I wouldn't fit cct breakers myself only because I think they're too expensive. A good modern fusible link block from any modern car will do nicely. A wrecker would only charge maybe $20 for the block with all the links (just junk to a wrecker). Then it's just a matter of making sure each link is an appropriate size for each circuit.

At the end of the day, you should do what ever you feel is correct for you.

Here is a link (no pun intended)to a good fusible link document: http://www.autoshop101.com/forms/hweb1.pdf

The colours of the older EA links are still relevant today.

 

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NF Fairlane: Non Factory Dual Fuel - New coolant tank, New fuel injectors, New fuel pump, New earth cable, ECU capacitors replaced, New O2 sensor, leads and plugs, New Radiator/Condensor cleaned. 483,000kms. AU I6 Powered. Struts, Shockies, Tie rods and ball joints replaced.

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 Post subject: Re: pin 57
Posted: Wed Jun 03, 2009 8:22 pm 
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more great information, cheers alfy i owe you a beer or 3

i've decided to hardwire them with similar guage wire for diagnostic purposes then go from there, i'm turned off the breaker idea not only by the cost, but there has to be a reason for them not being in mass production cars today. then again someone has to keep the fuse industry going....

i'll just get a later model setup and some brand new fusible link wire i think either way,might even start from there yet, see how the time vs weather goes. still considering going late model enough to utilise the blade type links or even just rig up my own setup.

 

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 Post subject: Re: pin 57
Posted: Thu Jun 04, 2009 1:53 pm 
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Just visit the wrecker and buy a fusible link block with at least 6 slots in it. Make sure it will mount firmly (even if you have to cut it down) and nothing will short out to the chassis. Whilst your there search other cars and find 4 black block fusible links , 1 red and 1 green if they're not already in the block you've chosen.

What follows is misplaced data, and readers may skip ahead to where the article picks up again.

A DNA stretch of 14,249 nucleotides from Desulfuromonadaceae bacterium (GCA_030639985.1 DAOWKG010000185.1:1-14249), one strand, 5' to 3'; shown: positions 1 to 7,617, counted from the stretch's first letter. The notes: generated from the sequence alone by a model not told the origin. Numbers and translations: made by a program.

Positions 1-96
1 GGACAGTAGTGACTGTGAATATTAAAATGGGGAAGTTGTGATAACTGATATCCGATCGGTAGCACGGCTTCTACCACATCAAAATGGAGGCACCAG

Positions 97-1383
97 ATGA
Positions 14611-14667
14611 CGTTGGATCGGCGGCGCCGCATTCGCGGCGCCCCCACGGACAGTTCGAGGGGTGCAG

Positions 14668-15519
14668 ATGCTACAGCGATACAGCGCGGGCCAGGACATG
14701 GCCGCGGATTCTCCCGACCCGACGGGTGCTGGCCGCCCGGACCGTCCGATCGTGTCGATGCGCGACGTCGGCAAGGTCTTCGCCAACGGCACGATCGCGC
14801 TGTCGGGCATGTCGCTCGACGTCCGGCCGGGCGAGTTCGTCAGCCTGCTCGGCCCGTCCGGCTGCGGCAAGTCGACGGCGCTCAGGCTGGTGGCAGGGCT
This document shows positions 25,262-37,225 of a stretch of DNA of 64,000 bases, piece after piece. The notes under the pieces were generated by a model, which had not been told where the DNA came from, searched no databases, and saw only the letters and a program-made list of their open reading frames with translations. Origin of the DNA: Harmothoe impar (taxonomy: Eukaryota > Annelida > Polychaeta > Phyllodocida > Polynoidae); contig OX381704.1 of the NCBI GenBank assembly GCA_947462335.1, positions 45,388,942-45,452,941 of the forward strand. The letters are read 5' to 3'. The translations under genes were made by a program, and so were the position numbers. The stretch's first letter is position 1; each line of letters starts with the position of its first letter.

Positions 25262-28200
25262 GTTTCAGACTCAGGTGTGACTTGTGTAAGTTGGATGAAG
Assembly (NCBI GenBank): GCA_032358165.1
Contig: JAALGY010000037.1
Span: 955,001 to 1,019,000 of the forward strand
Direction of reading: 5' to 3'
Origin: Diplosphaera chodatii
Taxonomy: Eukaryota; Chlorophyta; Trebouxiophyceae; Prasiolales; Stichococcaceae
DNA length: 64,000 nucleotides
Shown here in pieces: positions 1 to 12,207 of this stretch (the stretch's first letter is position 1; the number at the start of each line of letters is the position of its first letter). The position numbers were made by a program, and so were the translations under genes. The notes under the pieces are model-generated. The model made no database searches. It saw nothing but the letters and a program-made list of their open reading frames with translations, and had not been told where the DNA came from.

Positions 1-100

I've included an EF diagram showing the 7 fusible links (possible 6 with no abs) and the ratings. As you can see some links need to be changed. I would also take the connecting wiring with the block so you have something to solder too. Should have everything you need at the wrecker except for some heatshrink. Make sure the block and wires are free from corrosion (close to the battery).

Also check to see which fusible links bolt in and which ones push in. Some of the higher rates links have a small bolt at each end for a good mechanical connection. You will have to determine which block has the best system to suit the EA. The EF/EL may have too many push in type with not enough current handling ability. Don't get me wrong, the EF one could fit easily but you may have to wire up individual circuits so they match the EF links. I could work this out for you if you go down that path.

 

 

Attachments:
EF_Distribution.jpg
EF_Distribution.jpg [ 25.47 KiB | Viewed 46 times ]

 

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NF Fairlane: Non Factory Dual Fuel - New coolant tank, New fuel injectors, New fuel pump, New earth cable, ECU capacitors replaced, New O2 sensor, leads and plugs, New Radiator/Condensor cleaned. 483,000kms. AU I6 Powered. Struts, Shockies, Tie rods and ball joints replaced.

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 Post subject: Re: pin 57
Posted: Sat Jul 25, 2009 10:05 pm 
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after all that it was the tfi...

still have to sort out my links though, probably going to go the self resetting breaker route.